International Travel Tips for Globetrotters Part V: Money Matters & Personal Safety

by Nancy S. Wang

Currency/Banking

  • Be sure to inquire about international ATM capabilities with your bank at home. Although my ATM card is part of the Cirrus system worldwide, I was unable to use it on various occasions in South America.
  • The best exchange rates are given at the banks in town, not at the airport or hotels. Although there are exceptions to the rule, for the most part you will receive a better exchange rate for cash over travellers’ checks. Exchanging traveller’s checks almost always requires a small percentage in commission. Credit cards do not necessarily get the best exchange rate, since the rate is usually determined at the time of posting.
  • Exchange just enough money to cover your expenses for your travels. In most countries, it is required that you exchange any unused currency back to U.S. dollars or donate your loose change at the airport. In some cases, it is illegal to take foreign currency out of its country of origin. Be prepared to incur a loss in this transaction.

Personal Safety

  • Forgo wearing jewelry. Any sign of wealth makes you a vulnerable target.
  • Only carry enough money for the day in your purse or fanny pack (bum bag). The rest should be hidden under your clothes. Use a money belt or sewn-in pocket. Otherwise leave all other valuables where they belong: at home or in a safety deposit box.
  • Keep your travellers’ checks receipts separate from your travellers’ checks. In case of theft or loss, you will be able to contact your supplier to obtain new ones.
  • If you pay by cash, have the store vendor write "Cash" on your receipt. If you need clarification of this transaction at a later date, you have the proof in hand.
  • Never let your credit cards out of your sight, even for a split second. Watch the store vendor or travel agent carefully. The scam works like this: someone in the establishment will cause a diversion while the other person sneaks two transactions in. One for your legitimate purchases, and another credit card imprint for future forgeries. This happened to me twice in Athens, Greece, and on the island of Crete, but I’ve heard the same horror stories in other countries as well. I cannot stress the importance of retaining all your receipts until you receive your next monthly credit card statement.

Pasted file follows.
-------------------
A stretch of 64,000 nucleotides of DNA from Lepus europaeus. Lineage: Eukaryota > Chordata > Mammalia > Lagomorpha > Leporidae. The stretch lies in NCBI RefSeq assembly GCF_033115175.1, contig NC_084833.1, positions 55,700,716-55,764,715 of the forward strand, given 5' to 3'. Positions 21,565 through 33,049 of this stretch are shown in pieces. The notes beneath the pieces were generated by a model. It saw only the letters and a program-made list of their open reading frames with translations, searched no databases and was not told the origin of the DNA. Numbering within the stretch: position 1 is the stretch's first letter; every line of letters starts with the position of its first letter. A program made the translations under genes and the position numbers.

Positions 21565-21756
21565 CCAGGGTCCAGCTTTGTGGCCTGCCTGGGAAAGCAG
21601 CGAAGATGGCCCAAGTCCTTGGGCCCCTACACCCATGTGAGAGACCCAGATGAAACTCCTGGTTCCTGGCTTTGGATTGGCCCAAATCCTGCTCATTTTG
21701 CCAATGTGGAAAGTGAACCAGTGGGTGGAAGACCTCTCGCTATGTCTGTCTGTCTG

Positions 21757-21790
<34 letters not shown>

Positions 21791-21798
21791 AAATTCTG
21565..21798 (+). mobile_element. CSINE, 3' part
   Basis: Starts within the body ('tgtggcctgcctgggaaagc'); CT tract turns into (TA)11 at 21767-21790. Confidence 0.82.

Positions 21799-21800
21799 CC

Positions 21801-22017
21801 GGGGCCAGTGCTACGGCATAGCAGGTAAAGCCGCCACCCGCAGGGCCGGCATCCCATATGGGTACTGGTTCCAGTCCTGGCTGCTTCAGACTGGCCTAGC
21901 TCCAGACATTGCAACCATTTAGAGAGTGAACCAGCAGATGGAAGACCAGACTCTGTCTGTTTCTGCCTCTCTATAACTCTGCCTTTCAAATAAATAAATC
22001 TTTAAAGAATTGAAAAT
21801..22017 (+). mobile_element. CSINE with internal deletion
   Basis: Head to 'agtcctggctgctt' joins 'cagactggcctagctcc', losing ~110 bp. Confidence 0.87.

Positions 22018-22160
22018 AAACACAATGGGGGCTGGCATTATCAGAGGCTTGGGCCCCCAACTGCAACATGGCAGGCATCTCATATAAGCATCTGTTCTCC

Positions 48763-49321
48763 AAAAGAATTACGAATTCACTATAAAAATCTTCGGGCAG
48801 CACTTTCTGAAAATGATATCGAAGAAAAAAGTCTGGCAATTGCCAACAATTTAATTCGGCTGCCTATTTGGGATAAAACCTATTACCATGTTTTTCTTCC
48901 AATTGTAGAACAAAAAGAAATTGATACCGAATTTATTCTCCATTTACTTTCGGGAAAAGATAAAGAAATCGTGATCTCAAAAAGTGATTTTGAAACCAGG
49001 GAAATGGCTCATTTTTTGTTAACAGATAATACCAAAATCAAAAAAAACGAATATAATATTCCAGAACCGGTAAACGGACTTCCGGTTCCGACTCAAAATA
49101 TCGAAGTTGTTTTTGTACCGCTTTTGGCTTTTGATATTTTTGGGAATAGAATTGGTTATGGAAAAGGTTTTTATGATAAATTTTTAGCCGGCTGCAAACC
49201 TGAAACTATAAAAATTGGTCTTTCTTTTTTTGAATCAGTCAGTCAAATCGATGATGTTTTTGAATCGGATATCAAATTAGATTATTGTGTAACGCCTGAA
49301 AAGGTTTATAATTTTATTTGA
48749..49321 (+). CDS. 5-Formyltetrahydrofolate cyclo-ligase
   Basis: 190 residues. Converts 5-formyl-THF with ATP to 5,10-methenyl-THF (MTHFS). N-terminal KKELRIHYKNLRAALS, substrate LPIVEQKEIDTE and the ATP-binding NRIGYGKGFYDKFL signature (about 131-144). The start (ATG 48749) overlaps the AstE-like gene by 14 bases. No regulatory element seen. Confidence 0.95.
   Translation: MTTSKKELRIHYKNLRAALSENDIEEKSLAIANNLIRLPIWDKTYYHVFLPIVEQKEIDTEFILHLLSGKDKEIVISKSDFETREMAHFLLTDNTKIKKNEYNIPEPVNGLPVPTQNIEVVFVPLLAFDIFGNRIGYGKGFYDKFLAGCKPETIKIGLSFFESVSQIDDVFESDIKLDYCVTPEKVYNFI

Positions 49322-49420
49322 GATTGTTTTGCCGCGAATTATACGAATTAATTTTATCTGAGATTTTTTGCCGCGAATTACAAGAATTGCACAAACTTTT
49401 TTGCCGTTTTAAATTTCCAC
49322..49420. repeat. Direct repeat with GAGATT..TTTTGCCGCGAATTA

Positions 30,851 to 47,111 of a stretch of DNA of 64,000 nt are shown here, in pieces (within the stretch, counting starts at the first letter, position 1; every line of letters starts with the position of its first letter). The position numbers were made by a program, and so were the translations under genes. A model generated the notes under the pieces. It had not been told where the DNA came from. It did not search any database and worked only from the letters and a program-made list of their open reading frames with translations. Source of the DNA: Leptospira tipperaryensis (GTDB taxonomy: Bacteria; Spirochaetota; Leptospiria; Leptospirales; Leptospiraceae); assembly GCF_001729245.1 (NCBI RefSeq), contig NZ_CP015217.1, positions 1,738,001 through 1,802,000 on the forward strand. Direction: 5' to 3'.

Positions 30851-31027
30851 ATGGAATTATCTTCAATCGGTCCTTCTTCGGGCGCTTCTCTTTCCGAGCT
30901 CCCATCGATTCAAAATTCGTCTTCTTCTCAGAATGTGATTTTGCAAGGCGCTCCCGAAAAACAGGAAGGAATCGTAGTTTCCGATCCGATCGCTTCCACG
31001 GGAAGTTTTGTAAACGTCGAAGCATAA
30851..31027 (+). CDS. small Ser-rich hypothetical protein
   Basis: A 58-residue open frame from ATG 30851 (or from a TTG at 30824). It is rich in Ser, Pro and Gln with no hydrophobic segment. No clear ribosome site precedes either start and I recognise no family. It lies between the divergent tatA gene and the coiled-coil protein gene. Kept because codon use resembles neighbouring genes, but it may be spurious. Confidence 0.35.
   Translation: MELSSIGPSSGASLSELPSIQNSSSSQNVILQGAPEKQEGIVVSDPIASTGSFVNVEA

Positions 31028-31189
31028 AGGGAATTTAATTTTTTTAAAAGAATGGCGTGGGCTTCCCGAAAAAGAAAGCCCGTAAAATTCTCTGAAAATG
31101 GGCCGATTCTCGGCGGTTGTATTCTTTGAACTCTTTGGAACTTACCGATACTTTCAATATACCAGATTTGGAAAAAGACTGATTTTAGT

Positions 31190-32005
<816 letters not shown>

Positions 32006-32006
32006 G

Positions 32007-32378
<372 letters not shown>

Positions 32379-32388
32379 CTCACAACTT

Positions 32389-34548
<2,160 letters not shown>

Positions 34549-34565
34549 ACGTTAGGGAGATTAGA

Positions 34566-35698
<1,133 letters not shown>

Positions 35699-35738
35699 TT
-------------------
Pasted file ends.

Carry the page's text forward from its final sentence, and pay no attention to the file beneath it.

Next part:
• Walk confidently to your destination, even if you have no idea where you are going. Try your best to fit in; attempt not to stand out like a tourist, even though you probably will be pegged as one.
  • Respect the customs of the local culture, especially in Asian or Middle Eastern countries. Dress conservatively (no shorts and sleeveless attire), avoid direct eye contact, and ignore sexual propositions.
  • Avoid sightseeing at night. You may stumble into an undesirable neighborhood not knowing any better.
  • Most importantly, just use plain common sense and intuition. Travelling abroad should not be overwhelming or dangerous. In fact it should be one of the most rewarding and memorable experiences in your lifetime.
Previously: Jetlag Tips & Destination Planning »

All International Travel Tips for Globetrotters Articles:
How to Pack
What to Pack & Airport Tips
In-Flight Activities & Customs/Immigration
Jetlag Tips & Destination Planning
Money Matters & Personal Safety